That’s a substantial flaw.

Then there was a question as to the plan provisions:

Further, none of the exemplar health plans offered by the Plaintiffs designates an unallocated settlement fund like the one in the Vioxx Settlement as an “identifiable” fund from which the plan may collect, and this Court doubts very much whether such a provision would be enforceable. As a result, the Court finds that there is no “identifiable” fund against which the Plaintiffs may assert their liens.

And, of course, the prerequisites for injunctive relief raise the bar for the plaintiff:

Because the Plaintiffs are unable to tailor their proposed injunctions to apply to only those claimants for whom they have provided medical benefits, the Court finds that the Plaintiffs’ proposed injunctions will delay disbursement of funds that do not in good conscience belong to them.

Thus, the plaintiffs failed to satisfy the court that they had a substantial likelihood of success on the merits.

First, the wide discrepancies between some of the plans, including the threshold determination of whether the plans are governed by ERISA at all, raise serious doubts as to the enforceability of all plans at issue for equitable relief. Second, the Plaintiffs’ proposed injunction would delay distribution of interim payments to claimants against whom the Plaintiffs have no claim at all. Third, pursuant to the analysis set forth in Bombardier, there is no identifiable fund; the funds at this time do not belong in good conscience to the Plaintiffs; and individual claimants do not have possession or legal control over the lump, unallocated settlement fund.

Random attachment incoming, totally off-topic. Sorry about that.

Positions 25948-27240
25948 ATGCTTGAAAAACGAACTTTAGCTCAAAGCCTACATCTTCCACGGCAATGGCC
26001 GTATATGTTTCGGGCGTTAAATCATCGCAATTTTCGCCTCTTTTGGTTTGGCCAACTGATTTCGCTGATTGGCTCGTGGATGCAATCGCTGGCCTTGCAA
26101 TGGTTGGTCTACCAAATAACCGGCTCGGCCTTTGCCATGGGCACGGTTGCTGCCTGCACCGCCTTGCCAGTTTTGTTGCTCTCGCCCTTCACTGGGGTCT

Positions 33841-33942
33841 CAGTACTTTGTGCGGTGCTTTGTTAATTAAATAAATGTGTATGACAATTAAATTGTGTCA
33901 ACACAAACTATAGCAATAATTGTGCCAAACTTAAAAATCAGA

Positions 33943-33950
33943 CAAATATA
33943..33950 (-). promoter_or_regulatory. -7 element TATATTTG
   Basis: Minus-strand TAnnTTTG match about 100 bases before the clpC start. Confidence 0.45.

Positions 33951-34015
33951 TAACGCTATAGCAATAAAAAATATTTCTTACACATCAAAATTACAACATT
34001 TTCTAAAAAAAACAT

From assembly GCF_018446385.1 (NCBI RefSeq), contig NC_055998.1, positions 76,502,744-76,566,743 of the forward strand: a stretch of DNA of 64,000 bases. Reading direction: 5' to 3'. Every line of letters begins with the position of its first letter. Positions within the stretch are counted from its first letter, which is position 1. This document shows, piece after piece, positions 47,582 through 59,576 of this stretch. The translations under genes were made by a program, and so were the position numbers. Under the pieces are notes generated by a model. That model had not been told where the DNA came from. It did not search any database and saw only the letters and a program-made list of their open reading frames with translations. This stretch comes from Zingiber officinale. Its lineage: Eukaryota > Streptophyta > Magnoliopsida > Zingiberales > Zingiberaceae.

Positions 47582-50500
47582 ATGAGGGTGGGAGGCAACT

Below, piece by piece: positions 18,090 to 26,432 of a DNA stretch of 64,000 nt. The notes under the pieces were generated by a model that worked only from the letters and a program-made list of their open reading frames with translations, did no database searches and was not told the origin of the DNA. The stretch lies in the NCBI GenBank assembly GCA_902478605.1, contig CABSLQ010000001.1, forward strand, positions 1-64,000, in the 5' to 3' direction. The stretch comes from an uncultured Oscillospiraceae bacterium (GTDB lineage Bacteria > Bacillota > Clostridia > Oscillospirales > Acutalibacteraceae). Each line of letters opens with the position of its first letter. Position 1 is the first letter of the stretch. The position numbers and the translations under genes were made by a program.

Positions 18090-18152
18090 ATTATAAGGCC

Note: Any one of the plans may have had sufficient plan language, proof of paid expenses, and perhaps a claim to identifiable funds individually, but amalgamated into a large bundle of claims, the case foundered on specific requirements necessary to make out a claim for appropriate equitable relief under Section 502(a)(3).

Multidistrict litigation is time-consuming and tedious for the district courts. It is not really surprising that a court would be cold to the interjection of a new set of claims at the distribution phase of a settled case. On the other hand, as noted in the case, the plans did suffer damages, or at some of them did. The claims en masse were just too gross a cut at the apple.

Nevertheless, plans do have alternatives in these cases. Success will require refinement of the claims, greater specificity of facts and, likely, individual claims for relief. That, however, is a topic for another day.

Incidently, it was Aristotle who said the whole is greater than the sum of its parts. In ERISA litigation, as the post title suggests, I say it is often the opposite. Perhaps, better still, is Kurt Koffka’s comment: “It has been said: The whole is more than the sum of its parts It is more correct to say that the whole is something else than the sum of its parts, because summing up is a meaningless procedure, whereas the whole-part relationship is meaningful.”